New assessment of maintenance requirement when applying for a permanent residence permit
Following a landmark ruling from the Migration Court of Appeal, the Swedish Migration Agency has updated its guidelines on the length of employment needed to meet the requirement for sustainable maintenance when applying for a permanent residence permit.
According to the Swedish Migration Agency's previous assessment, at least 18 months of employment was required from the date of the decision in order to meet the legal requirement of "sustainable maintenance" when applying for a permanent residence permit.
Guiding judgment after appeal
The requirement has been criticized by, among others, doctoral students, who believe that employments longer than 12 months are rare in the university world. A doctoral student who appealed the Swedish Migration Agency's decision to reject the application for a permanent residence permit led to a landmark ruling from the Migration Court of Appeal. Following the ruling, the Swedish Migration Agency has now removed the requirement of at least 18 months of maintenance in order to obtain a permanent residence permit.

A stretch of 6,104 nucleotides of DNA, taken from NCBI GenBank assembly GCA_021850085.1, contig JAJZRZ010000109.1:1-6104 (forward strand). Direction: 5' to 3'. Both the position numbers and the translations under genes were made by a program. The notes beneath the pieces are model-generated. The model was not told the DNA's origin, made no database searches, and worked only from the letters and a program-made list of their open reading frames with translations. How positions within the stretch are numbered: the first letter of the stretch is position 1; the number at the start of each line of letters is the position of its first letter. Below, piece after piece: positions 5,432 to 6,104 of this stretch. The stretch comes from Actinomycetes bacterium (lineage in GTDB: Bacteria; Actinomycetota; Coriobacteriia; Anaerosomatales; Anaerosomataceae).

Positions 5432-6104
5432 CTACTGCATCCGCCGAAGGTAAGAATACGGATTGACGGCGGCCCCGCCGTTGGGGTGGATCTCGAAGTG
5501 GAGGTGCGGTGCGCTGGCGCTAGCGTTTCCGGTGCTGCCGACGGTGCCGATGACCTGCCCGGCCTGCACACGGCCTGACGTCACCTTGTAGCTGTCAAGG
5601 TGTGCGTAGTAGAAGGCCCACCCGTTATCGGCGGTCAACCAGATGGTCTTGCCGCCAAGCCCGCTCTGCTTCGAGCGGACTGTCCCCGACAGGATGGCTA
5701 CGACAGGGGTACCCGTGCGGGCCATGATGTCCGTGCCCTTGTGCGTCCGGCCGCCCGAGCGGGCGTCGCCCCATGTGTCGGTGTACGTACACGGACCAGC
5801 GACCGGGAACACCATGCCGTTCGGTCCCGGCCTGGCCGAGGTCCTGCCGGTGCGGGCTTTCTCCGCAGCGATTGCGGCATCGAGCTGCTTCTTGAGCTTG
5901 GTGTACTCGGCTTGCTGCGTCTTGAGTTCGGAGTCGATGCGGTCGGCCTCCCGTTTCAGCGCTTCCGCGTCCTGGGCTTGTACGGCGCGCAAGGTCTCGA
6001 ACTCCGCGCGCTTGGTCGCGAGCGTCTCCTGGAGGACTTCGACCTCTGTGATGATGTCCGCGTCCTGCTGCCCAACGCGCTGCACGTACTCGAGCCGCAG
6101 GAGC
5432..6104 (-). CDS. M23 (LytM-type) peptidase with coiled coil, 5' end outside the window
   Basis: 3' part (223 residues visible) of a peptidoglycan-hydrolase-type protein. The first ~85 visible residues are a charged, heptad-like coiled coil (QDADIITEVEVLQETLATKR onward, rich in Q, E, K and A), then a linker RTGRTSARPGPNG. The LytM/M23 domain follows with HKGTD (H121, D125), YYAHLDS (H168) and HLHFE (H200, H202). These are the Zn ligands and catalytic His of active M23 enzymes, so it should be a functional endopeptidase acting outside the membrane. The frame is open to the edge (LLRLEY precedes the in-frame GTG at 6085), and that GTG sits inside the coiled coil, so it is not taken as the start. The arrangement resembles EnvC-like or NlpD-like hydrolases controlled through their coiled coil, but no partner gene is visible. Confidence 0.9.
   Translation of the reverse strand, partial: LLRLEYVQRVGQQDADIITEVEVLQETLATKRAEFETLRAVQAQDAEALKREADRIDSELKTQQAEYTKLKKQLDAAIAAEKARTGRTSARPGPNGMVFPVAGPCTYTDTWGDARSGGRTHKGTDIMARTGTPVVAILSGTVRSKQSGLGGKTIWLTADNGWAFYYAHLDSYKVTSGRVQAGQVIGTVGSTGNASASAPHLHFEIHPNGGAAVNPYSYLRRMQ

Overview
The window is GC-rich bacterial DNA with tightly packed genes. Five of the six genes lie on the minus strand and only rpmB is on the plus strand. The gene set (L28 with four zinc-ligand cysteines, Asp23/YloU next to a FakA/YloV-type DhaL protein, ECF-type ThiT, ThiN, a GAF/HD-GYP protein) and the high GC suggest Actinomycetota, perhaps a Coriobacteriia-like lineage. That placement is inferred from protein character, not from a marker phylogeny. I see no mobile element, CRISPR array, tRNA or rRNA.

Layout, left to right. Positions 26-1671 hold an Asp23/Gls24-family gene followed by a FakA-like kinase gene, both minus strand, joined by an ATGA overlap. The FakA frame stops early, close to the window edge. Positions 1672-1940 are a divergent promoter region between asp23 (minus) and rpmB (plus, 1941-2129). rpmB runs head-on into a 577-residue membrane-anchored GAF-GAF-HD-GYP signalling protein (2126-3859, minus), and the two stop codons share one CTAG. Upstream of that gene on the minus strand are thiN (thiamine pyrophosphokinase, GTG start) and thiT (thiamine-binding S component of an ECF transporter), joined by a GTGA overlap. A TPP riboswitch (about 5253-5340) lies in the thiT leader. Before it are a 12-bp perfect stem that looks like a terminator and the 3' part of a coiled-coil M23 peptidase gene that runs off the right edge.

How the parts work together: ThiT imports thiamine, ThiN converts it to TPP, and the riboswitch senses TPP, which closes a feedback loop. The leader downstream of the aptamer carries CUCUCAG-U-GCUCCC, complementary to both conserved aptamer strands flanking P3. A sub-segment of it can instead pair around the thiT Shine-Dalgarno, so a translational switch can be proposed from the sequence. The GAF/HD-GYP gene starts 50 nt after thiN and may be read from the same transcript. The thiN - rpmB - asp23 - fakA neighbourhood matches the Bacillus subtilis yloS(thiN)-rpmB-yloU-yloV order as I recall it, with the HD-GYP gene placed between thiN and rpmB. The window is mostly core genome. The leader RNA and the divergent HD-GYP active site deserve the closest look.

The Court held that there is no basis for defining "sustainable maintenance" differently in the case of different types of permits. The Court pointed out that the requirement for applications for permanent residence permits should be similar to that imposed on people who are to support relatives who move to Sweden, which is usually one year's support in the future. At the same time, however, the Court expressed that no fixed time limit should be set, but that the review must include a degree of flexibility. Therefore, it cannot be determined that 12 months of employment is always sufficient, or always required, to obtain a permanent residence permit. Therefore, the Swedish Migration Agency chooses to emphasise the importance of individual assessment if the person applying for a permanent residence permit does not have permanent employment.
The Swedish Migration Agency has now updated its legal position, the case assesments have been adapted and the information on the Swedish Migration Agency's website has been rewritten.